THE victory of Israel over the Arab armies that encircled it in 1967 was so swift and absolute that, many Jews thought, the divine hand must have tipped the scales. Before the six-day war Israel had feared another Holocaust; thereafter it became an empire of sorts. Awestruck, the Jews took the holy sites of Jerusalem and the places of their biblical stories. But the land came with many Palestinians whom Israel could neither expel nor absorb. Was Providence smiling on Israel, or testing it?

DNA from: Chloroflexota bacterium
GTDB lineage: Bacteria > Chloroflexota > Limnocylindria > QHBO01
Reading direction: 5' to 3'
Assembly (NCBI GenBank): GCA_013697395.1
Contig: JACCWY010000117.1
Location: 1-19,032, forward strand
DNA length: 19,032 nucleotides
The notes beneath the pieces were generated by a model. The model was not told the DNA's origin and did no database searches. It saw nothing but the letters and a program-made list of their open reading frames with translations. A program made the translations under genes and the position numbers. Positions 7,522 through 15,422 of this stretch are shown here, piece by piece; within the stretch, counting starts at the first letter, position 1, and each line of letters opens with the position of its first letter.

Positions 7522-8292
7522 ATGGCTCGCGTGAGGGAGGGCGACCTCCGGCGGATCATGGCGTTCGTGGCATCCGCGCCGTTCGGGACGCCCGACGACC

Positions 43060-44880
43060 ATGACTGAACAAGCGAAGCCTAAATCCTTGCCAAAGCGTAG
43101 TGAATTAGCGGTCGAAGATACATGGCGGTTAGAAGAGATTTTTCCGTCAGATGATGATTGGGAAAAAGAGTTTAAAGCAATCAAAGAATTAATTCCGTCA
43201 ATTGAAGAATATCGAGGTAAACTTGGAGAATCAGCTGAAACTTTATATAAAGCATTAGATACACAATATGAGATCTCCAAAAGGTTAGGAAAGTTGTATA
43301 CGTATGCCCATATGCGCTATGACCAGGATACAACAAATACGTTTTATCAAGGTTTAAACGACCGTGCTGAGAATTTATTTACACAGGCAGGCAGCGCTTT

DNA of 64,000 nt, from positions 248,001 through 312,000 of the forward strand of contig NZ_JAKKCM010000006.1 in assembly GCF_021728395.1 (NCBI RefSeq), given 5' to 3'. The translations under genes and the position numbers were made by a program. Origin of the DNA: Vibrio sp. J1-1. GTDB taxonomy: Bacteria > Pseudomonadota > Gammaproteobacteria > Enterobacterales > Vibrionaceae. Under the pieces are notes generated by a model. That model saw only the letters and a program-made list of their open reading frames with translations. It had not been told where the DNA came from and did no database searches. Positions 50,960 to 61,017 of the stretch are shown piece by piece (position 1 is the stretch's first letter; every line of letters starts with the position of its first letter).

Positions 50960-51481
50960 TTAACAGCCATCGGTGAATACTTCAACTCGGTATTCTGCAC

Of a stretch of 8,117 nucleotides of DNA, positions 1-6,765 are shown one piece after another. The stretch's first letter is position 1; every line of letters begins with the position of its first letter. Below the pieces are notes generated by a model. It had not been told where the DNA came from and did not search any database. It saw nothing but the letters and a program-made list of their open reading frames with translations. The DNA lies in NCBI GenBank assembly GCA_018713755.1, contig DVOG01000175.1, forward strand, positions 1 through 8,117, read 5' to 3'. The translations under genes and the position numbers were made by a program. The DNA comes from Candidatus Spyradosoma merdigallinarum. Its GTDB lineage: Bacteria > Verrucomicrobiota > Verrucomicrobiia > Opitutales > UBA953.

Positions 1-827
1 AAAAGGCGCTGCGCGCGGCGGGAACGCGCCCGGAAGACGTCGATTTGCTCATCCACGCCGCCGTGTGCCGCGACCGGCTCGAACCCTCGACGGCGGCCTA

For the past 50 years, Israel has tried to have it both ways: taking the land by planting Jewish settlements on it; and keeping the Palestinians unenfranchised under military occupation, denied either their own state or political equality within Israel (see The Economist’s special report in this issue). Palestinians have damaged their cause through decades of indiscriminate violence. Yet their dispossession is a reproach to Israel, which is by far the stronger party and claims to be a model democracy.
Read the whole story here: The legacy of the six-day war: Why Israel needs a Palestinian state | The Economist